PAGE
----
Ion channels in the renal vasculature – University of Copenhagen

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English > Research > Renal Hemodynamics > Ion channels in the re...

Ion channels in the renal vasculature

K+ channels in renal vasculature
We have found that inhibition of single types of K+ channels has only minor effects on renal hemodynamics whereas inhibition of several types of K+ channels causes massive renal vasoconstriction. We suggest that inhibition of K+ channels mediate the action of vasoconstrictors e.g. angiotensin II. We investigate whether PKC mediated inhibition of K+ channels has a role in this mechanism.

K+ channels in hypertension
The function and expression of K+ channels in the renal vasculature is changed during hypertension. This may contribute to the increased renal vascular resistance. We have shown that vascular K+ channel expression is altered during diet-induce hypertension. We investigate if function is also changes in rats with genetic and diet induced hypertension.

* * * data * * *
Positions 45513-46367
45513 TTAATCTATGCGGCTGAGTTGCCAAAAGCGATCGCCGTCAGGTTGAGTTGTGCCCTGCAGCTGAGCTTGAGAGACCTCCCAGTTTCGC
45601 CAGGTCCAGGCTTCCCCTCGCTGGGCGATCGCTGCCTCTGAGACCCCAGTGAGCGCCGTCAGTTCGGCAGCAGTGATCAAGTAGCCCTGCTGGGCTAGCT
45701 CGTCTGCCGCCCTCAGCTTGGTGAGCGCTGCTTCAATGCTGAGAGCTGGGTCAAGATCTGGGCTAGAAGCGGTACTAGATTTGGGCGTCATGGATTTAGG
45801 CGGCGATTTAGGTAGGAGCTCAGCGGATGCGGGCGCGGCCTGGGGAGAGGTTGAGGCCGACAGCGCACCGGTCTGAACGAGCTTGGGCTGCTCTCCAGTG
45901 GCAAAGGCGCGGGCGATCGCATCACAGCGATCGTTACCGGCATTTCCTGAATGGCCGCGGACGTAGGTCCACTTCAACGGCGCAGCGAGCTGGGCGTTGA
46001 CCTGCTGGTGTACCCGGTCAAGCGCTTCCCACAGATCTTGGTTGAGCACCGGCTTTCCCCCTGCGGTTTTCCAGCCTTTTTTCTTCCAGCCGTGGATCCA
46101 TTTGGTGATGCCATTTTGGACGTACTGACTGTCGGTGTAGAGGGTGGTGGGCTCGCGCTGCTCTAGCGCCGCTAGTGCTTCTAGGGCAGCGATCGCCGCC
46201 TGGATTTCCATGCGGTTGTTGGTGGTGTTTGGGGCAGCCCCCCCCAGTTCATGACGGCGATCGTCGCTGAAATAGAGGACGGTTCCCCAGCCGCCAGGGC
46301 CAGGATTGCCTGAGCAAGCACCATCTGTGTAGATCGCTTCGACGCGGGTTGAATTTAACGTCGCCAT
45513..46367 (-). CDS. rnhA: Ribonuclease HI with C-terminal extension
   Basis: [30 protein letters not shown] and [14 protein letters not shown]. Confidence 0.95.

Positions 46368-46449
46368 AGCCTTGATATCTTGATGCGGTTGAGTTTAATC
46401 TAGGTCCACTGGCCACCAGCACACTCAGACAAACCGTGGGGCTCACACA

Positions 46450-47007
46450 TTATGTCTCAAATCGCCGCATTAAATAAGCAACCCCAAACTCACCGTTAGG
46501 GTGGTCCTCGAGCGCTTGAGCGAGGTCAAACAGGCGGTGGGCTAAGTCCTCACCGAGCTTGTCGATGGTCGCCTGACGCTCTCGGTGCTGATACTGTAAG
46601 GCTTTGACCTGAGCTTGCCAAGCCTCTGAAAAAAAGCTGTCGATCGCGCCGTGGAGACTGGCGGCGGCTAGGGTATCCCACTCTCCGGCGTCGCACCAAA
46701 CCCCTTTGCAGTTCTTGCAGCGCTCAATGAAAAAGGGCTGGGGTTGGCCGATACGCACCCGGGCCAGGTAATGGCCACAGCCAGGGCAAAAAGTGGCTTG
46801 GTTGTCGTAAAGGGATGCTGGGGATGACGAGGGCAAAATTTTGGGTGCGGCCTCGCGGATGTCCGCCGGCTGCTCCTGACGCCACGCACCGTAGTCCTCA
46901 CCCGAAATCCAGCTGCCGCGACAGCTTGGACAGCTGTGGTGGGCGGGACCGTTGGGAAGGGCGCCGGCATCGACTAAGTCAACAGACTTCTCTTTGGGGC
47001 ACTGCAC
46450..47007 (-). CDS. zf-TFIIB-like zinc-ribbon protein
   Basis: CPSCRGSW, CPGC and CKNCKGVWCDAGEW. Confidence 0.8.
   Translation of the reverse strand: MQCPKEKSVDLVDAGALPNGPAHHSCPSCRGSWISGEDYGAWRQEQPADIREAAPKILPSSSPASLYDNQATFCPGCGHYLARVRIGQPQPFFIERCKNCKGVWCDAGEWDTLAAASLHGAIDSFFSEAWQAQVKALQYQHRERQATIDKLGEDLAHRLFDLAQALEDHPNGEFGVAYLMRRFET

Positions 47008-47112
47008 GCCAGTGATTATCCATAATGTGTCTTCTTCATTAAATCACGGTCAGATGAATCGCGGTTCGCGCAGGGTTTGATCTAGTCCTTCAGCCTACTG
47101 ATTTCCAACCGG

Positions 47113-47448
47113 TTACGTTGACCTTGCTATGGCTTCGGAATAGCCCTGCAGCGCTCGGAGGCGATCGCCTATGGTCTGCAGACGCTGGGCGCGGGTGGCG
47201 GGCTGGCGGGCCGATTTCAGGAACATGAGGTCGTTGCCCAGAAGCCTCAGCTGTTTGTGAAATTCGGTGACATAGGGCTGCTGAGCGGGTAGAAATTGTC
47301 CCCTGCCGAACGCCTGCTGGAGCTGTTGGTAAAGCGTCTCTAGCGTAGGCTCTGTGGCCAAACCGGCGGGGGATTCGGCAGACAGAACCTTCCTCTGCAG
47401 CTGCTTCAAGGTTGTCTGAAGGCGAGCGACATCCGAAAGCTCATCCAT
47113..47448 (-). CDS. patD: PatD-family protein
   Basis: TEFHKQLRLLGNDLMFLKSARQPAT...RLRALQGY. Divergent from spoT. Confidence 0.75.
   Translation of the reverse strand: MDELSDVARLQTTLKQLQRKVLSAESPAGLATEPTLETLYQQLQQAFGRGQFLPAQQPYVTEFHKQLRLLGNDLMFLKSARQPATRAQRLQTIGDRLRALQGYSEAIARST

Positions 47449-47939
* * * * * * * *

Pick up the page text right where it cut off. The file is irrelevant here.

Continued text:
Agonist stimulation and TRP channels in renal vasculature
Only 50% of the norepinephrine induced Ca2+ entry is mediated via voltage sensitive L-type channels in renal preglomerular re­­si­stan­ce vessels. We hypothesize that agonist induced Ca2+ entry is partially mediated by non-selective cation channels of the TRP-type. We also hypothesize that the voltage sensitive Ca2+ channels are activated by Na+ and/or Ca2+ currents mediated via TRP channels.

Ca2+ channels in renal vasculature
Renal autoregulation depends on Ca2+ entry through voltage gated Ca2+ channels in the preglomerular arterioles. However, the mechanism behind constriction of the efferent arteriole is different. In genetically modified mice lacking expression of either L-type or T-type Ca2+ channels in the vasculature, we investigate the effect of increases in renal perfusion pressure on the afferent and efferent diameter. Experiments are performed in absence or presence of drugs known to affect renal autoregulation.